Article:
I found the sound design to be pretty satisfying in 1886. Bullets make whizzing sounds as they soar by Galahad’s head, the comm units buzz and crackle like you’d expect primitive technology to do, and guns have distinct and empowering booms as you fire away at enemies. On top of that, when the plot attempts (and often fails) to reach a high-suspense moments, the game’s score reaches crescendos of monk-esque chorus pieces that many come to expect from fantasy games. One odd thing about the game’s audio design: during cutscenes, you could hear the characters breathing. While it isn’t unrealistic, it just felt somewhat jarring. I suppose that a life watching movies and games that don’t highlight people’s involuntary breathing makes a game that repeatedly makes a point of it felt unique if not distracting.
As mentioned before, the game compromises a full screen experience in order to sustain high visual fidelity and performance. Graphics are frequently stunning, and I don’t recall a single moment where the framerate stuttered to the point where it was obvious. It’s safe to say that 1886 felt rock-solid at the 30 frames-per-second mark.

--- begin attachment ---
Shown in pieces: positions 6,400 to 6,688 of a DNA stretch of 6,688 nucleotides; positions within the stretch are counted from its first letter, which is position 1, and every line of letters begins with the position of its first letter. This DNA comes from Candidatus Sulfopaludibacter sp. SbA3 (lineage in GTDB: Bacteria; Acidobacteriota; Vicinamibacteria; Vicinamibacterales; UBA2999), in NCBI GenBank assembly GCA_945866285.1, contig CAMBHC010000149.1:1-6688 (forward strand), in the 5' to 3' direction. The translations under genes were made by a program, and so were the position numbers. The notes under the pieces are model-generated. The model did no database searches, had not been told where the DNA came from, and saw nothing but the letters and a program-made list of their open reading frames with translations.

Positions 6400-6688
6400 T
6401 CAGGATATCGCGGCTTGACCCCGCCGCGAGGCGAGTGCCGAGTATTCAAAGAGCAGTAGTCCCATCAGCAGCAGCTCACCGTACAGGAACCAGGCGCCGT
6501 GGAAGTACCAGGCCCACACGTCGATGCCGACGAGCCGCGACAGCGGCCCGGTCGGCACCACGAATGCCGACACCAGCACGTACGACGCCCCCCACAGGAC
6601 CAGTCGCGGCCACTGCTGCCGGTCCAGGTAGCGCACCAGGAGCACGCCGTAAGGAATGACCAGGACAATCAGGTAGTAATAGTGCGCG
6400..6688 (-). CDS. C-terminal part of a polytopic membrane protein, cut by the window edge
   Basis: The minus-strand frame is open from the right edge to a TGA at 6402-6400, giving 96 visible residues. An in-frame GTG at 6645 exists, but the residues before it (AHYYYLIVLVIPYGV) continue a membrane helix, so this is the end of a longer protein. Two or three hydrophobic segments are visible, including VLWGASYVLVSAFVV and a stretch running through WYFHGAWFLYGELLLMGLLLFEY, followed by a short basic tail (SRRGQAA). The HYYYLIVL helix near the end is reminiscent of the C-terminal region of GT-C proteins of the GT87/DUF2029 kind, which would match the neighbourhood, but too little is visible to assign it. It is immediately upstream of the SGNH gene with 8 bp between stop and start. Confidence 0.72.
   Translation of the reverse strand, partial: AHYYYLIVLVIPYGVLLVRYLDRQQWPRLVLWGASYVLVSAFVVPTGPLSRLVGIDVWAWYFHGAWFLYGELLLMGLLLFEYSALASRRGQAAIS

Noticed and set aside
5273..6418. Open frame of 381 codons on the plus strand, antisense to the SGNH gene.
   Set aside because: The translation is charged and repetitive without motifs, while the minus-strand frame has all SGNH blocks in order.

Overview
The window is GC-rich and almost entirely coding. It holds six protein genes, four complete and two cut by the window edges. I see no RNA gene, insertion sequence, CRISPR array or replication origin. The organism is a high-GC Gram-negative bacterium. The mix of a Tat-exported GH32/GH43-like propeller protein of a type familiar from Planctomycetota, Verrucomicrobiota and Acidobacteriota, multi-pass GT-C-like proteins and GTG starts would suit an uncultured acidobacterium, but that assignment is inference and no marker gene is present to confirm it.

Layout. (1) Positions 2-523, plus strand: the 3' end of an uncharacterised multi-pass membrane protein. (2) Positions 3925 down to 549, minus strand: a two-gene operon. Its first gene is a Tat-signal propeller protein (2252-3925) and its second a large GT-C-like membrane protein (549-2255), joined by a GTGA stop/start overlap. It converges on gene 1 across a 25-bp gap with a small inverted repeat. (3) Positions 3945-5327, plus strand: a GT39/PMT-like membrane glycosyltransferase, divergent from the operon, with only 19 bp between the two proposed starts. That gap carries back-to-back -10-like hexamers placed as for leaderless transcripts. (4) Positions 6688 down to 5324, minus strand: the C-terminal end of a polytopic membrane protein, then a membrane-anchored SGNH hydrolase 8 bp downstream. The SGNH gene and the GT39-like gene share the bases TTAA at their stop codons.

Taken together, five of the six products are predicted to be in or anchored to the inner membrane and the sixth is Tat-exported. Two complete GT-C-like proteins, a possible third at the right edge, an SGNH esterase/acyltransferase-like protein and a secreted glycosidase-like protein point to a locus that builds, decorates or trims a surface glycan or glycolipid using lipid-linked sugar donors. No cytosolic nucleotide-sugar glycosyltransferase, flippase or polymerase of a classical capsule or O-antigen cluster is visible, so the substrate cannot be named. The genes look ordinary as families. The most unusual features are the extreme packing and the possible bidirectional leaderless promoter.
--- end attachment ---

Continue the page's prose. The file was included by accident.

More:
The Order: 1886 was ultimately a brief experience that disappointed me greatly. Before this game, I would never of guessed I’d be bored exploring a world with such a rich backdrop. Simply put, developer Ready At Dawn dropped the ball in so many unforgivable game design avenues. A cliché story with bland combat force me to recommend gamers pass on 1886 unless you want a game to simply show off the kind of graphics your PS4 is capable of.
What did you think of 1886? What did you love or hate the most about the title? Feel free to let me know in the comments or on Twitter!